There's no need for the personal attacks.

Don't make me laugh, Don'tmakemelaugh.

Are you seriously suggesting Iran is planning to use "an armour piercing device" to attack Jennifer Wells' children?

This "OH MY GOD WE ARE ALL UNDER ATTACK" hysteria really doesn't stand up to a moments logical thought....

Posted by: comstock | June 11, 2008 at 09:19

Unless we take the necessary steps to deafeat Islamism then there is nothing to prevent (except war) Iran if armed with nuclear weapons and sophisticated devices from arming terrorists. We are not talking Binge Drinking here. Forward thinking is required. We are engaged in a war on three fronts; Iraq, Afghanistan and a covert war at home. In the words of the Scout Motto: Be prepared.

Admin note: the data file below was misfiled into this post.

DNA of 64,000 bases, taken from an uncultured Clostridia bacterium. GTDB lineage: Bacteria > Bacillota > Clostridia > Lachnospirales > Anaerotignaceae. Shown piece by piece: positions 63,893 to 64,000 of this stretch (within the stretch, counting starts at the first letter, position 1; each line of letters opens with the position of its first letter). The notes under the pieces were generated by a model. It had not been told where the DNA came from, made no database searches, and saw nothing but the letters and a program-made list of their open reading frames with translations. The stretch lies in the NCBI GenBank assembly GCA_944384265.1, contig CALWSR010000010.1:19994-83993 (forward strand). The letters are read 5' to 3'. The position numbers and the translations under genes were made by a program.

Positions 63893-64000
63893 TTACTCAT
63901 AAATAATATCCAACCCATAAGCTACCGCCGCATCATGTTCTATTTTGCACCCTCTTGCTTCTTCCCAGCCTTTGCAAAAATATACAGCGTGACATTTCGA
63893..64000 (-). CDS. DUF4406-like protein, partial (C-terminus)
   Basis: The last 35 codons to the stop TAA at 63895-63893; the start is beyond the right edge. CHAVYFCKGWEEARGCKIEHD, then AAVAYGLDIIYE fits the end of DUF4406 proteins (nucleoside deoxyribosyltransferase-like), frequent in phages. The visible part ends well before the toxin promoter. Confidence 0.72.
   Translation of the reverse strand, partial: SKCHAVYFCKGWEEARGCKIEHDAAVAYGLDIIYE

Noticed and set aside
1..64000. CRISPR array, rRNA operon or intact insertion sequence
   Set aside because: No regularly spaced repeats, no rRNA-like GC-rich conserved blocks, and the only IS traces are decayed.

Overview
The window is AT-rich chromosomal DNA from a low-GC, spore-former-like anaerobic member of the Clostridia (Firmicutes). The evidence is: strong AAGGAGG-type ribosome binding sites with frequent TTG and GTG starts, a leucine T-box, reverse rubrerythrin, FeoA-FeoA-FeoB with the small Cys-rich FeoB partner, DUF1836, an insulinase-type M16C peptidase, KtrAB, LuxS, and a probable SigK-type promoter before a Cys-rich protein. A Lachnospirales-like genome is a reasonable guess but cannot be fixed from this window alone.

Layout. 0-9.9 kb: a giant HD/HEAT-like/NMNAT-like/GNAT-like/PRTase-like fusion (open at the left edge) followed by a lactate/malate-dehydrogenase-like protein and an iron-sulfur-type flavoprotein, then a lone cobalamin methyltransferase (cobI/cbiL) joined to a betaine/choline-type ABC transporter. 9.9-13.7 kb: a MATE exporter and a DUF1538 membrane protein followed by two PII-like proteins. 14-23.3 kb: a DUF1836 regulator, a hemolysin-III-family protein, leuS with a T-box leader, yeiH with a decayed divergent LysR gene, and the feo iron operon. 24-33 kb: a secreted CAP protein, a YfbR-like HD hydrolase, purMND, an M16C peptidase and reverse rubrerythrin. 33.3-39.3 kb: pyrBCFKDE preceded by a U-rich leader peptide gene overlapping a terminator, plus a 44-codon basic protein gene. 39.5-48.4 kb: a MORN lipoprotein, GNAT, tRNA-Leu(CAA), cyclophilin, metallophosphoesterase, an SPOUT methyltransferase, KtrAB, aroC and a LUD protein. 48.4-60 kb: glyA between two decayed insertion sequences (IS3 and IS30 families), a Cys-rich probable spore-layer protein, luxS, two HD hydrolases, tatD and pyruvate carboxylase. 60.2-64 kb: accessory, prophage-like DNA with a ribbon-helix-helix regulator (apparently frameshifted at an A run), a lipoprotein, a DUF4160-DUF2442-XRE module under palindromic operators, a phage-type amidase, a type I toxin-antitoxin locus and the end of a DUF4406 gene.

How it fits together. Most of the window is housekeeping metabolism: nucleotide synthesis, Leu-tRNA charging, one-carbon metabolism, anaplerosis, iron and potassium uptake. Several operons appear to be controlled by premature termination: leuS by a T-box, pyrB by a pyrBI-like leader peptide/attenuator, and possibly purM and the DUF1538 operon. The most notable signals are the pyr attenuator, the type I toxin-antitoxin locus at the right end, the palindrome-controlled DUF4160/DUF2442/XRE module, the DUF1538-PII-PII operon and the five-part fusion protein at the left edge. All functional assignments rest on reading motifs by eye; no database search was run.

Tim is right: we should heed the advice of a head of the Anti- Terrorist Unit and have the 42 days.

I despair over the misguided support for 42 days. This has everything about a government desperate to look tough with a figure picked out of the air and play politics with it. The simple fact is that the 28 day total has yet to be exceeded, so why is more needed? We should be protective of our liberty, people died for it after all.

I personally would like to see a review of the current legislation with a view to drop the total.

Looking at the wider picture, this change further damages civil liberties world wide and our credibility on this front. It would be a great aid to Tin Pot dictators the world over. As they follow the route legitimised by "Comrade Brown".

I'd also note that these laws will go on until repealed, as no sunset clause has been added, and could in the future be used to lock ANYONE up with NO proof.